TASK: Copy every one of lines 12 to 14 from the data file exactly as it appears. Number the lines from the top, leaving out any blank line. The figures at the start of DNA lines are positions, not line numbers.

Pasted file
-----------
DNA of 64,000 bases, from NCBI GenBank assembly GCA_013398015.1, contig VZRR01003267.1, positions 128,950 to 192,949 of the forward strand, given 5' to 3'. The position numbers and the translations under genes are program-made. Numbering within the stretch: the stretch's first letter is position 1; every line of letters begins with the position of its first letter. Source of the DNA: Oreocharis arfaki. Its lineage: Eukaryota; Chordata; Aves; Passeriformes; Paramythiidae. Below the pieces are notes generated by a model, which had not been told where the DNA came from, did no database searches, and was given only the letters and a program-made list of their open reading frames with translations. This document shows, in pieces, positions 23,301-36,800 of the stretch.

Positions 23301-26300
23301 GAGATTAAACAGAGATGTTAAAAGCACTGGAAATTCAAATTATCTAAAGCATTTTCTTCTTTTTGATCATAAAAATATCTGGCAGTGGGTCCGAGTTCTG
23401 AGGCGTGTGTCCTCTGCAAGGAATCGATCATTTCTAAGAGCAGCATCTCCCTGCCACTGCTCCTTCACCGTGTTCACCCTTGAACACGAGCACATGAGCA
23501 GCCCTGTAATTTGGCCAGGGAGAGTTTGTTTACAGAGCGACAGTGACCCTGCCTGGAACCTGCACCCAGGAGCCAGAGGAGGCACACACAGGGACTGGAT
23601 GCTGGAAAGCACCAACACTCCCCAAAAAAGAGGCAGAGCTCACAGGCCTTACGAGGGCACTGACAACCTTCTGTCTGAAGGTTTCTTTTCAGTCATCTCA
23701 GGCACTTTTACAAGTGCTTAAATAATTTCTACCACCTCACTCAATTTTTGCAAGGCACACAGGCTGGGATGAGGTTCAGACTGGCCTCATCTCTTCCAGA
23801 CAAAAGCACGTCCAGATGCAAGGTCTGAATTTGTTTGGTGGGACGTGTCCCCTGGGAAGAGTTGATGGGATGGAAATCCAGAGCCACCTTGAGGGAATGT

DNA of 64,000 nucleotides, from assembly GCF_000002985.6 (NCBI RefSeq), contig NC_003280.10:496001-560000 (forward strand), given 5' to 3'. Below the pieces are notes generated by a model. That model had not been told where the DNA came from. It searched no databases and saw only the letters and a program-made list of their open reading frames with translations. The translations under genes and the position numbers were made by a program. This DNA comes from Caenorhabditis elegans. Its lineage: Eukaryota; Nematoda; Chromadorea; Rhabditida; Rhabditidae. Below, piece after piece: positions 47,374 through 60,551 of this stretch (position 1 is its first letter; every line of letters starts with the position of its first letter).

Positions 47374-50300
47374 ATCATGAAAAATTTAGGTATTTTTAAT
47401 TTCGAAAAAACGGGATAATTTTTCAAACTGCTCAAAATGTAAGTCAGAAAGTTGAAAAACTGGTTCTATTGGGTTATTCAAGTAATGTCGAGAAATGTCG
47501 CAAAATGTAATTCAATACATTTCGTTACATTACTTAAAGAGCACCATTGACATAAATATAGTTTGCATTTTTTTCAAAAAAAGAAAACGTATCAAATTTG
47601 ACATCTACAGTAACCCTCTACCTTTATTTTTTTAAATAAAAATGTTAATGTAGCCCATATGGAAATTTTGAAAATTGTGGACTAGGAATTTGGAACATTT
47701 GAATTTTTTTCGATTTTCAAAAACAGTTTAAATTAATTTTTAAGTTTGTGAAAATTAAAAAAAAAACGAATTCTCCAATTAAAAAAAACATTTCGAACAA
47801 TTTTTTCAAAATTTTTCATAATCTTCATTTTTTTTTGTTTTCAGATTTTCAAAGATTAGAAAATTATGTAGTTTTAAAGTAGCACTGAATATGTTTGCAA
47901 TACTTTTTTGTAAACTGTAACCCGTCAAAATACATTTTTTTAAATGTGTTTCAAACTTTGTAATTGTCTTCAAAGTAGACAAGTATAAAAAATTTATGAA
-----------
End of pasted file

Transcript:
47401 TTCGAAAAAACGGGATAATTTTTCAAACTGCTCAAAATGTAAGTCAGAAAGTTGAAAAACTGGTTCTATTGGGTTATTCAAGTAATGTCGAGAAATGTCG
47501 CAAAATGTAATTCAATACATTTCGTTACATTACTTAAAGAGCACCATTGACATAAATATAGTTTGCATTTTTTTCAAAAAAAGAAAACGTATCAAATTTG
47601 ACATCTACAGTAACCCTCTACCTTTATTTTTTTAAATAAAAATGTTAATGTAGCCCATATGGAAATTTTGAAAATTGTGGACTAGGAATTTGGAACATTT